How Entrepreneurship Can Help Address Unemployment in Iran
Unemployment is a major concern for both labor force participants and for policymakers, especially during periods of economic downturn. Unemployment has been shown to have long-term negative effects on an individual's happiness, even after he or she finds employment. Furthermore, the resultant decrease in tax revenue from unemployment affects many aspects of an economy. Not only is infrastructure investment reduced, but social welfare payments are increased, producing strains on any government. Iran has a considerable unemployment rate (12.2% in July, 2016) and an even higher rate of youth unemployment (26.1% in July, 2016). For decades, the Iranian government has tried unsuccessfully to reverse this trend.
In a number of countries (e.g. Germany, India), self-employment is considered to be an important labor market option for the unemployed. In such countries, governments have successfully developed policies to support unemployed individuals in establishing their own businesses. In both these countries, financial subsidies are coupled with non-financial support, such as mentoring and training. In Germany, two programs (Start-up Subsidy and Bridging Allowance) have helped the unemployed to successfully reintegrate into the labor market. Participants who fulfill certain criteria enter one of these programs and are allotted a monthly salary for a specified period of time, all the while receiving mentorship and business advice. In India, several programs such as Rozgar Yojana (introduced in 2001), have incentivized candidates to start new ventures. Rozgar Yojana is exclusively designed for unemployed educated youth. Since its inception, the program has provided employment for over 3.8 million candidates.
The Iranian economy would need to achieve a sustained annual economic growth rate of 8% in order to successfully integrate all job-seekers into the labor market—a virtual impossibility even with the post-sanctions rebound. Thus, innovative solutions for unemployment, such as entrepreneurship training programs, are paramount. To date, Iranian policy-makers have neglected to explore this kind of "bottom-up" job creation, despite the fact that 16% of the labor force is already self-employed.
From a cultural standpoint, significant research suggests that Iranians hold positive attitudes toward entrepreneurship. More importantly, young Iranians have both the ambition and the confidence needed to launch new ventures. What these youth lack is strong government-supported programs and incentives for them to pursue potential self-employment.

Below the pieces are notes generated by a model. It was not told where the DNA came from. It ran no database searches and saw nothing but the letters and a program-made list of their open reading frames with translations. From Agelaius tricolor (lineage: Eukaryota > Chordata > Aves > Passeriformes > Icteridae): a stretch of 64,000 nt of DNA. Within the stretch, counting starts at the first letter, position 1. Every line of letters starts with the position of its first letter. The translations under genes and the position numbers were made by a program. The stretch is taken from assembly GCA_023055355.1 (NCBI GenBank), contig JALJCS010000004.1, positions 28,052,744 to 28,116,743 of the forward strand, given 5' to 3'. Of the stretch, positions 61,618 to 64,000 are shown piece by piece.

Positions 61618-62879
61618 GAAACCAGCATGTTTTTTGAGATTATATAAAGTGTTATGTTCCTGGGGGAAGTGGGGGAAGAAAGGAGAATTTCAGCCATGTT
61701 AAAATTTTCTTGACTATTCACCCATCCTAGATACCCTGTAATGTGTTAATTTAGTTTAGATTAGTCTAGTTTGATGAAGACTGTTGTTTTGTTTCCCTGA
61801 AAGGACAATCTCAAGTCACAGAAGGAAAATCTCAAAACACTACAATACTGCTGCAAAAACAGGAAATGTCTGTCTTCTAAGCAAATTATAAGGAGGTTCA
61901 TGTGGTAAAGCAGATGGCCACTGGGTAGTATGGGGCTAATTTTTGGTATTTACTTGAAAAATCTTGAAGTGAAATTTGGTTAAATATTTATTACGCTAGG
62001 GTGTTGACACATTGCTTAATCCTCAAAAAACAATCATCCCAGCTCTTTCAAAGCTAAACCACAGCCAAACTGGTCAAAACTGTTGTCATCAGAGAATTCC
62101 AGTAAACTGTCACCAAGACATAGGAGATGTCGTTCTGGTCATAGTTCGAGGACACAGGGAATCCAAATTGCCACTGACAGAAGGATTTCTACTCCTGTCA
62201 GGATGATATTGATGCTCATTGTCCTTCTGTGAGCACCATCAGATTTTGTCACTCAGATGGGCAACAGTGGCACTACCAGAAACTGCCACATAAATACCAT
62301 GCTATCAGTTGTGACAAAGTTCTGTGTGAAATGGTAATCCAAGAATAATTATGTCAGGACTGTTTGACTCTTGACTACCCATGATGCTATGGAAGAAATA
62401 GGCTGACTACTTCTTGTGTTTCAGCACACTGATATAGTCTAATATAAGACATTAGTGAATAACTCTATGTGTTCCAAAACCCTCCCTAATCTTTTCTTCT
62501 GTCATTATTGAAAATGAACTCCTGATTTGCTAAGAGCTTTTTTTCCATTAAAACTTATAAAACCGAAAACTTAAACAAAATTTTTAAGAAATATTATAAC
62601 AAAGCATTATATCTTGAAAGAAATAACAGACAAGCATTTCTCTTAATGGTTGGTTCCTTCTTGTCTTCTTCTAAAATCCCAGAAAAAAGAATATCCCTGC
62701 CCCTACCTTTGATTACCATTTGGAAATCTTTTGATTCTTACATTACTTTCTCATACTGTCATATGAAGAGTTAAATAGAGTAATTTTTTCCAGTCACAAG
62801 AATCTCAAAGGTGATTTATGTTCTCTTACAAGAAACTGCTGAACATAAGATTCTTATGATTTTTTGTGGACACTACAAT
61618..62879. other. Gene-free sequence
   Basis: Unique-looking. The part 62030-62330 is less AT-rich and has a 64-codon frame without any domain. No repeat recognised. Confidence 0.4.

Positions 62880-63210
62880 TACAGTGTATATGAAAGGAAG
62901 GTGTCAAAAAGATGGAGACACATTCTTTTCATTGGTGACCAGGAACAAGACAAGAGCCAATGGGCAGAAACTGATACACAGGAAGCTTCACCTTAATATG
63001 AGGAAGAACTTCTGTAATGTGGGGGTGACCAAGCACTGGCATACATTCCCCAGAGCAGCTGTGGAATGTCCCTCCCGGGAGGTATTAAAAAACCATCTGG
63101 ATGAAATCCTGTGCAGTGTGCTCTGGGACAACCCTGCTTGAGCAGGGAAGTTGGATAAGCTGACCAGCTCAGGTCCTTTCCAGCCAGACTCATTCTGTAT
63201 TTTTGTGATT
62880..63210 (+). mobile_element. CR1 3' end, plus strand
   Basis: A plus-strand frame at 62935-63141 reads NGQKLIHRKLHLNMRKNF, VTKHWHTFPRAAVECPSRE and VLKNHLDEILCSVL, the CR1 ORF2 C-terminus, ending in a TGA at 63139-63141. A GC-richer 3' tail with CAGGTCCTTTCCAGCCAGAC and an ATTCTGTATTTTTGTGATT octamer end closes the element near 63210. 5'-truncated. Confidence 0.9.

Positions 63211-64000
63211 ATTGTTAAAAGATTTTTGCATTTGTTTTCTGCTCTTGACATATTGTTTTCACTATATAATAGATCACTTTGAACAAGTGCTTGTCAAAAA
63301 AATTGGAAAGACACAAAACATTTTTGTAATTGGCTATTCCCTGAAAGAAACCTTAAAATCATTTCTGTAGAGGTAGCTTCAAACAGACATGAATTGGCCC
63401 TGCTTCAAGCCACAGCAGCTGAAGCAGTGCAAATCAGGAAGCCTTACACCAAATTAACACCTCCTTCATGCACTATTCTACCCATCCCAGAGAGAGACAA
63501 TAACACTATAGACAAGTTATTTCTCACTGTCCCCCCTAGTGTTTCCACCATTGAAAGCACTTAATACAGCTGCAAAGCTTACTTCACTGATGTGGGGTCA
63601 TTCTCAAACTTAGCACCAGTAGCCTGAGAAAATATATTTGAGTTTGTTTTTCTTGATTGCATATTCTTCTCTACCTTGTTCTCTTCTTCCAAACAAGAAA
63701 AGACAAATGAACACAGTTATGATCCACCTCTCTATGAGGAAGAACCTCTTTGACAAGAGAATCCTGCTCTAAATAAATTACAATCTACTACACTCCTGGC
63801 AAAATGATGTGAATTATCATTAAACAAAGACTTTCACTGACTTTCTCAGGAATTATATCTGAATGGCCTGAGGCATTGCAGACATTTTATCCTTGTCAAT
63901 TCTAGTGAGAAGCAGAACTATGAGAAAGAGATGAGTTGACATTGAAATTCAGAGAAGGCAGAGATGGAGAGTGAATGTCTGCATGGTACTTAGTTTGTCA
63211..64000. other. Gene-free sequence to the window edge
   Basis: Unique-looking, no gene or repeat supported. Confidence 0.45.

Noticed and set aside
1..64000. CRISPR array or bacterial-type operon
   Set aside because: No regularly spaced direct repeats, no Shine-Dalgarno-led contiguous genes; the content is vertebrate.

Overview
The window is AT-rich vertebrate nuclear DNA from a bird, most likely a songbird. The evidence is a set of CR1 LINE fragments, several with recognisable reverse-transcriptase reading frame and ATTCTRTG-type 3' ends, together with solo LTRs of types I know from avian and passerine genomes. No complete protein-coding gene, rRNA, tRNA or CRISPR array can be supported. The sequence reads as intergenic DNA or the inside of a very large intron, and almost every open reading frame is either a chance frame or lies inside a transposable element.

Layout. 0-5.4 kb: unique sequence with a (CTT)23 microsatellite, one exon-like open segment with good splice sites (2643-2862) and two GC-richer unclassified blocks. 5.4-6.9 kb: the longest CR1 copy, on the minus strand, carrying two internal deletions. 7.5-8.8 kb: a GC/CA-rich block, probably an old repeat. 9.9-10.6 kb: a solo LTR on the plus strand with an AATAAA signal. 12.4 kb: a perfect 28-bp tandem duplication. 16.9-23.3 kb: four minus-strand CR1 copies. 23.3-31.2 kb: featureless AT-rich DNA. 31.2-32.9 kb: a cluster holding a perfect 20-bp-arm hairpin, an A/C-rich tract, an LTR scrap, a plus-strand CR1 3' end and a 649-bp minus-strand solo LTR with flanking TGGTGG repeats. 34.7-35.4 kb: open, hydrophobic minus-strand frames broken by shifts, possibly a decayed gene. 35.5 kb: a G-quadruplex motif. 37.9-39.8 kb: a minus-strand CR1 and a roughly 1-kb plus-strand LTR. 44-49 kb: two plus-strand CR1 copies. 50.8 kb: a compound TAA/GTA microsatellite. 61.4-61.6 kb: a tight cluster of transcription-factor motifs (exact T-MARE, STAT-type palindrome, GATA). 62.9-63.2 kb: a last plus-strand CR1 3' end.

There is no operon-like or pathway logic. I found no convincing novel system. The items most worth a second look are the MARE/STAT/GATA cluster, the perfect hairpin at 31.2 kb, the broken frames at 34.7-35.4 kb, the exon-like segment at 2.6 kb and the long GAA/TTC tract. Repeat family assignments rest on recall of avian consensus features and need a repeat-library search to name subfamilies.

Factors that increase the expected benefits of entrepreneurship or decrease its opportunity costs can positively influence an individuals’ tendency to become an entrepreneur. The provision of subsidies and the creation of apprenticeships for the unemployed can encourage entrepreneurship. The most significant deterrent to setting up a business is the lack of start-up capital. The government can provide subsidies to alleviate this problem, particularly as private sources for so-called venture capital remain limited.
Implementing a successful entrepreneurship program for the unemployed must include three components. Firstly, it is important to define specific eligibility criteria for potential candidates. Secondly, the performance of participants must be evaluated throughout the mentorship process. Thirdly, the government must include successful start-ups and other ventures in the design and implementation of such programs. Iran's vital business ecosystem is rife with the elements needed to greatly improve its serious unemployment problem. The government must play a more vital role in remedying the issue.
Moreover, higher levels of human capital investment have been shown to engender entrepreneurship. It is important to note that for many who have recently lost their jobs, clear access to new opportunities is important to keep confidence high. A well-designed re-integration and training program that compensates participants would allow these individuals to consider shaping their own futures through an entrepreneurial project. My research suggests that education is one of the strongest drivers of entrepreneurial performance so courses and mentorship can help unemployed persons to create successful ventures.
Even if most of these candidates eventually return to working for others, the skills and confidence they would garner would be instrumental for their future job security in a dynamic economy. As long as participants of such programs successfully re-integrate into the labor market, the entrepreneurship program will have reached its aim.
Photo Credit: Thomas Christofoletti